Make sure your clothing isn’t so tight that it makes you miserable when trying to pedal. But they shouldn’t be loose enough to get caught in the bike chain either! If you overheat, take off a layer. If you’re cold, add a layer. Use light or bright colors to allow drivers to see you easily.
It really helps to have a small rack on the back of the bike. Mine looks like a little rack over the rear tire. It has two bungee cords to keep any load securely attached to the bike. I have used it to carry a small picnic cooler, shopping bag, or extra clothes.
I had the bike shop put a water bottle holder on the bike under my seat. I can have a quick drink on the go or pour some water over my pulse points to cool me down a bit. Take small sips of water when necessary during your bike ride, rather than gulping down large gulps.
A helmet is almost essential. Life is full of dangers and riding a bike has its share. Be smart. Wear a helmet. You can buy a cool rearview mirror for your helmet. The mirror helps you see when it is safe to turn and allows you to watch traffic behind you.
I recommend wearing sunglasses, both for the sun and for the bugs! At certain times of the year, the air is full of flying insects. Having a small insect in the eye is a painful event. For contact lens wearers, take a contact lens case and lens cleaner on bike rides for that very reason. Someday you’ll be glad you did!
HEALTH TIP: Wave your hands down often to get the blood flowing and to prevent pain or numbness in your arms and hands.
MAKE A WEIGHT LOSS PLAN
You’ll want to keep track of your daily diet and food intake, your weekly body measurements and weight, as well as your cycling miles and time.
The http://www.OpenFitness.net website is a great way to track your progress. It’s very easy to use: just type the information you want to track. As the only fitness community website of its kind, you’ll find it a fantastic motivational tool that will print charts and graphs to show how much progress you’ve made in a few days, a week, or a month.
Tracks food, vitamin and supplement intake. Thousands of foods have already been analyzed by experts for the amount of calories, fat, carbohydrates, and protein. Simply select the foods you ate from a dropdown function and the daily total is calculated for you. Make sure you don’t exercise after you’ve just eaten or when it’s almost time for your meal. Both times will slow you down.
No matter how humiliating it is, please measure your arms, legs, chest, waist, neck, hips and thighs once a week. The software keeps track of your weight and body measurements. The thrill of seeing those same inches disappear in the coming weeks will be well worth it. It’s especially impressive viewed as a graphic!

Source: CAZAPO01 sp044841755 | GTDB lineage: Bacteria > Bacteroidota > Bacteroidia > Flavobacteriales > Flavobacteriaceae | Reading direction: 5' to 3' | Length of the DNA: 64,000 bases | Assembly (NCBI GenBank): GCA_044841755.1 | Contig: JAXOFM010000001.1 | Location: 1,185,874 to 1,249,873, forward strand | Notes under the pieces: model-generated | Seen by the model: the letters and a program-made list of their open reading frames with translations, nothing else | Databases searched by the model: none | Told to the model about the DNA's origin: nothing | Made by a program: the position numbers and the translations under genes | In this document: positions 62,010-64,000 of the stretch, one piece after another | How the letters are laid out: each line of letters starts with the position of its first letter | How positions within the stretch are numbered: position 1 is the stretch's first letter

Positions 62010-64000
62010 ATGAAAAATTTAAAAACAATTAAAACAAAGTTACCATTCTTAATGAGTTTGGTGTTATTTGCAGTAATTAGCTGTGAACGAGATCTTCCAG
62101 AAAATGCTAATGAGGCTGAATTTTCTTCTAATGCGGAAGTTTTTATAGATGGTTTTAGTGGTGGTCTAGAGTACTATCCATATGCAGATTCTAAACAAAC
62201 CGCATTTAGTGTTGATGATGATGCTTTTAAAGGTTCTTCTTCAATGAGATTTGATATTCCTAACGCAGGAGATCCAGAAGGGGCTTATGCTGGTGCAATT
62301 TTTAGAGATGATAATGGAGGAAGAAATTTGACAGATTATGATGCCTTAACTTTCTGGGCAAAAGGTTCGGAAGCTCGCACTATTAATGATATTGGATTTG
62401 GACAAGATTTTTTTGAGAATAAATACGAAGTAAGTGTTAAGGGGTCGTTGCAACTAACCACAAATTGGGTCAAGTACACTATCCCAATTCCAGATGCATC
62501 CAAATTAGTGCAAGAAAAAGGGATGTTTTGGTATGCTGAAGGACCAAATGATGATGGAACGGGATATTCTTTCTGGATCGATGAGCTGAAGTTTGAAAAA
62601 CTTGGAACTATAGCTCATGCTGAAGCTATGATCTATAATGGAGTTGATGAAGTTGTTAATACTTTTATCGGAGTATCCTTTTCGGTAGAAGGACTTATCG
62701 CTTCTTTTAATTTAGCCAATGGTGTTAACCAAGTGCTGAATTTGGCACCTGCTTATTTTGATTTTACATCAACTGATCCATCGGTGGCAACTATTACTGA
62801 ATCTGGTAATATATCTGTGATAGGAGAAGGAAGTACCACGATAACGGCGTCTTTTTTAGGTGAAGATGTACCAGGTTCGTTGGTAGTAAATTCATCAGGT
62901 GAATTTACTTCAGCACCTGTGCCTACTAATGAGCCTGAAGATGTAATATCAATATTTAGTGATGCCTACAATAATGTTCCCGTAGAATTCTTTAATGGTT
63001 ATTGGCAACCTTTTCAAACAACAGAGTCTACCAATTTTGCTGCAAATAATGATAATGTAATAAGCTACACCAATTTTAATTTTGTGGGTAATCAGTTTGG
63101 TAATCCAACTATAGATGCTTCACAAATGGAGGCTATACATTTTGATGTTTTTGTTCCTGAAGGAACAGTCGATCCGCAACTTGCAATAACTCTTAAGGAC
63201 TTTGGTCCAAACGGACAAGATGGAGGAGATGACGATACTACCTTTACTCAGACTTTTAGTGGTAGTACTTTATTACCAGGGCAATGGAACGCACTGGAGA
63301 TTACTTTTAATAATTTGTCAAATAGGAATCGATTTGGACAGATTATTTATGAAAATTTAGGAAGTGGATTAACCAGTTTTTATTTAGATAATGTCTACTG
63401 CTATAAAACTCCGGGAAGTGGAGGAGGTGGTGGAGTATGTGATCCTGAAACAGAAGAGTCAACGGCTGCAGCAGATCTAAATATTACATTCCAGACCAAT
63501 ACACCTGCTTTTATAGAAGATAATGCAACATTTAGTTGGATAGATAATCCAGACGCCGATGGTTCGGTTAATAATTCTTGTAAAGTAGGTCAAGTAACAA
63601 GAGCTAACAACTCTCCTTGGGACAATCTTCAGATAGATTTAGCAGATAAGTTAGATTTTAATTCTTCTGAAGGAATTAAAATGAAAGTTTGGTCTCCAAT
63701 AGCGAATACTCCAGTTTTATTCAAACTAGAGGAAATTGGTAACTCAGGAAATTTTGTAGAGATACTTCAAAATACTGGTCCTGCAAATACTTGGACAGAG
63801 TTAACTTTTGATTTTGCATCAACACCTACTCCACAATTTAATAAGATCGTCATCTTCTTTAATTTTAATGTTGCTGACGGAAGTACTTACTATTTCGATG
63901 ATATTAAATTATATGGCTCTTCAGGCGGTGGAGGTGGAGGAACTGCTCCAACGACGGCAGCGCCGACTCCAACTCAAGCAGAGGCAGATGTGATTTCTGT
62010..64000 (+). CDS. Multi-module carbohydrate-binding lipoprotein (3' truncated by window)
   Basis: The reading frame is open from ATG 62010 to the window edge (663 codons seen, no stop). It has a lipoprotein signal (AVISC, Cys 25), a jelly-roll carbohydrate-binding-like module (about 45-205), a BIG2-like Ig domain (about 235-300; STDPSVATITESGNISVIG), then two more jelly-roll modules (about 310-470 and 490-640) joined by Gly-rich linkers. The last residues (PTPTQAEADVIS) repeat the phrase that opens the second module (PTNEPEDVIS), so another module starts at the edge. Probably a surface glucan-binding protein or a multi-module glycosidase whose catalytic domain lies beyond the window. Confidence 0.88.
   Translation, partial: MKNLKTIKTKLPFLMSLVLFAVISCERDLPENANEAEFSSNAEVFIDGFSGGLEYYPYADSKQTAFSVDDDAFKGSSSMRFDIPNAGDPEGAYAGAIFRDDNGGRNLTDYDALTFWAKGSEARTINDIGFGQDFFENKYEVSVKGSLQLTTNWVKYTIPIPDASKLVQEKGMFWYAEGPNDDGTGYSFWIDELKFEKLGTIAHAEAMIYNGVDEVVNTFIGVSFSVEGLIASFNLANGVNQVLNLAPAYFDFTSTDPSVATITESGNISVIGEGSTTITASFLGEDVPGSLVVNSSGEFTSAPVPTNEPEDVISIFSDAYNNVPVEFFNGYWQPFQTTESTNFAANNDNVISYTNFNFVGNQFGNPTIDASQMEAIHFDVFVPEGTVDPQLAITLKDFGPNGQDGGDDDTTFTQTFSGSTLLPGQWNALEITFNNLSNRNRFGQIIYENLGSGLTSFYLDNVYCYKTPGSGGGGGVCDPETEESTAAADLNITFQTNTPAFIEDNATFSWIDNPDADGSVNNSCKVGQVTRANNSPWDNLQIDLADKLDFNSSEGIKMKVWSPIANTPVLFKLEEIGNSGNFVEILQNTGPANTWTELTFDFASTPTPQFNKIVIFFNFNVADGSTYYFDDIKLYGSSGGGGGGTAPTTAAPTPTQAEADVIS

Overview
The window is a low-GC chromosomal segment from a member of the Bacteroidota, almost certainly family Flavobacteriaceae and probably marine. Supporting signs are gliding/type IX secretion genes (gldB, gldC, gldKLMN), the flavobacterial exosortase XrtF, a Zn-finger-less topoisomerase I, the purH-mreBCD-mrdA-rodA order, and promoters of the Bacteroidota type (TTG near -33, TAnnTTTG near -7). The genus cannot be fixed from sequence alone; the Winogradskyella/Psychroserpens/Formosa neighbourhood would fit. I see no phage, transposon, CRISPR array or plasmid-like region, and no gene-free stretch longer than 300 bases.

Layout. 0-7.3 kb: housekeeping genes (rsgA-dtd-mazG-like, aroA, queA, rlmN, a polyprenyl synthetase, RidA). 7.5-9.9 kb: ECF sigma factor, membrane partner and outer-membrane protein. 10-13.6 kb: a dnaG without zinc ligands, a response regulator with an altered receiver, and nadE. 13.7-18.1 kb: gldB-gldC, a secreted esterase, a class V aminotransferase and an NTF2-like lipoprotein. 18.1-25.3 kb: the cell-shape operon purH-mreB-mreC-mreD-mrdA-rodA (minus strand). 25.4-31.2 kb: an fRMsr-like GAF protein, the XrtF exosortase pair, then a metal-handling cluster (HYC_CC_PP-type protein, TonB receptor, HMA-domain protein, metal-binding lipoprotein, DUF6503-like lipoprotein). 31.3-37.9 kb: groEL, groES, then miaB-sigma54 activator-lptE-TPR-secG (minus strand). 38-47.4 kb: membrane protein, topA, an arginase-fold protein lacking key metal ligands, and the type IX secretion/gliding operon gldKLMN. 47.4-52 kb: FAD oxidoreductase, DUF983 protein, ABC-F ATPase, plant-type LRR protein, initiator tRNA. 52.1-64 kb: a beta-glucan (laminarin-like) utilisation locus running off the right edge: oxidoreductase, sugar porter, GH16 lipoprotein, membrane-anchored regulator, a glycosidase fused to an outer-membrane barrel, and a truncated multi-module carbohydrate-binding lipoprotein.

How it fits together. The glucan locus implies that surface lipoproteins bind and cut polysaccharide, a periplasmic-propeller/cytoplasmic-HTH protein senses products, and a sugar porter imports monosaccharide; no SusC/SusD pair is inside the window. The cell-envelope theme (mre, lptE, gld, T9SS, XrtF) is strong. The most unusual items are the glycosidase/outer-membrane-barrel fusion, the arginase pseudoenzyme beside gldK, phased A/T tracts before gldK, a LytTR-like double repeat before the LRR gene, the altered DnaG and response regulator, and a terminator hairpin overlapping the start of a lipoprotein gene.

Consider investing in an instrument that actually measures body fat; there are inexpensive caliper-type instruments that measure fat by pinching it, or buy a set of bathroom scales that cost more but calculate body fat painlessly.
Try to ride 4-6 days a week. When you map out your weight loss plan, your short-term goals will change as you change. You will quickly build stamina for longer distances. As fat turns to muscle, your speed will increase. Every week, try to increase your mileage or your speed.
You know how far you’ve been able to ride, so far. Start keeping track of the exact route you are taking, the total mileage, and the time it took you. Make notes in your records for special circumstances. Did it get dark outside so you were forced to cut your trip short? Did road crews dump a layer of gravel on your normally paved road?
How was the weather? Was it dangerously hot? It was windy? The wind can be your friend or your enemy. When the wind is behind you, your ride is a breeze… but coming from any other direction, be prepared to huff and puff. Accept any length of time as a job well done and just finish the ride!
Finally, add an upper body workout three times a week. Riding a bike works out your legs, but to keep the rest of your body tight and fit, you’ll need to work your upper body as well. Created by a certified personal fitness trainer, the website http://www.openfitness.net has great features that allow you to design and track this part of your fitness program as well.
Bicycling is a fun and inexpensive form of aerobic exercise; it’s good for every part of you. But be careful: you’ll have to buy a whole new wardrobe for the slimmer and more beautiful body that emerges!